Energy-efficient compressors for Victorian Desalination Project

Wednesday, 03 June, 2015 | Supplied by: Kaeser Compressors Australia

Energy-efficient compressors for Victorian Desalination Project

In June 2007, the Victorian Government announced the Victorian Desalination Project (VDP) as part of its Water Plan, which would create a drought-proof supply of water for Melbourne and Geelong. Compressed air is used to power a number of processes within the desalination plant, including the actuation of a number of the 17,000-plus automated valves.

The operator of the plant, AquaSure, chose to install a Kaeser turnkey solution to meet the plant’s requirements for an energy-efficient source of compressed air. The installation consists of: four Kaeser DSD 238 SFC series frequency-controlled rotary screw compressors; four air receivers; four instrument air treatment skids which include pre- and post- duplex filter sets; and a desiccant dryer.

Every Kaeser rotary screw compressor is equipped with a large, efficient screw compressor block featuring high-performance Sigma Profile rotors. Powered by a direct drive system, the screw compressor blocks in the DSD series compressors eliminate the transmission losses associated with gear-driven systems. This is said to increase reliability and service life.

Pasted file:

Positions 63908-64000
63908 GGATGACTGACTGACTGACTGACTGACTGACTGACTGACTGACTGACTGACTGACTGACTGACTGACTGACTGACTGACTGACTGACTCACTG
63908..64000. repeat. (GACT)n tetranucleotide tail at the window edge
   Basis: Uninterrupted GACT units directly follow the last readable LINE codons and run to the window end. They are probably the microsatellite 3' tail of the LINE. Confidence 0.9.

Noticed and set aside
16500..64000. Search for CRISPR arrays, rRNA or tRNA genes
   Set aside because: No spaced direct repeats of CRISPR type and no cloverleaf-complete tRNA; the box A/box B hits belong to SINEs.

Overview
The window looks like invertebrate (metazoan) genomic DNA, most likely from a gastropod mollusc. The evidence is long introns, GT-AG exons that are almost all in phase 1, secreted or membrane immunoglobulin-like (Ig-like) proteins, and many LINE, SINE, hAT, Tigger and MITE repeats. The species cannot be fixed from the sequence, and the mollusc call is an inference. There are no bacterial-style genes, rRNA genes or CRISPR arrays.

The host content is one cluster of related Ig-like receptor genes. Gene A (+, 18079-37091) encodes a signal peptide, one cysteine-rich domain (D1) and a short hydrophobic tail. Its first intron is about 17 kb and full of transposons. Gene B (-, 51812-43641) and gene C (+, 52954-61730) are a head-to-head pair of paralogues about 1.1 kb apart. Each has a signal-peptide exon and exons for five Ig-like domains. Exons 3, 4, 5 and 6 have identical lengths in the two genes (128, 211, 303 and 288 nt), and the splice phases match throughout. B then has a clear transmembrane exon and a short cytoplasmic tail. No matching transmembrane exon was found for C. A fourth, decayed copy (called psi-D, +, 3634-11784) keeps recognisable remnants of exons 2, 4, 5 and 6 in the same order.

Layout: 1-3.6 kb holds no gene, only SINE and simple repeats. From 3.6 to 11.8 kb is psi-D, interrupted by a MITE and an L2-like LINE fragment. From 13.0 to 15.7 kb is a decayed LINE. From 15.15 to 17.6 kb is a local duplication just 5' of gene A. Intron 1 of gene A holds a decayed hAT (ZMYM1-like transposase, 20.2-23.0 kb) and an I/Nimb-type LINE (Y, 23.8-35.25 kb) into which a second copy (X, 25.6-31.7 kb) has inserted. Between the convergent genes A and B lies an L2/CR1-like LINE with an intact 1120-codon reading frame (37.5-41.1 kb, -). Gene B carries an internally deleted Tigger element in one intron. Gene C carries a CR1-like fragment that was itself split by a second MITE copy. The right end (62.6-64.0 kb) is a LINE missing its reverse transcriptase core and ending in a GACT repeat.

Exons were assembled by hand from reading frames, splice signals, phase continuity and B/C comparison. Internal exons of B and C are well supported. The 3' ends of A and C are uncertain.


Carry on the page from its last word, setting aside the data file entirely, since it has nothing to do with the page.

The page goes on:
Benefits of the compressors include efficient power transmission, optimal power consumption, reduced servicing and downtime costs, and significant energy savings. Further energy savings are achieved with the inclusion of the Sigma frequency control (SFC) module.

With the SFC module (variable speed drive), air delivery can be matched to actual air demand, according to the required system pressure, by continuously adjusting drive motor speed within its specified control range. This can lead to significant savings, as only the required compressed air at any one time is produced, with a 1 bar reduction in pressure amounting to a 7% reduction in energy consumption.

The Kaeser system isn’t the only energy-efficiency measure introduced to the plant, which also features minimal power consumption during the reverse osmosis (desalination) process and a compact, modular design that reduces pipework and eliminates inefficient energy use. With a production capacity of up to 150 billion litres of water a year, the VDP will form an important part of Melbourne’s water security in times of future drought.

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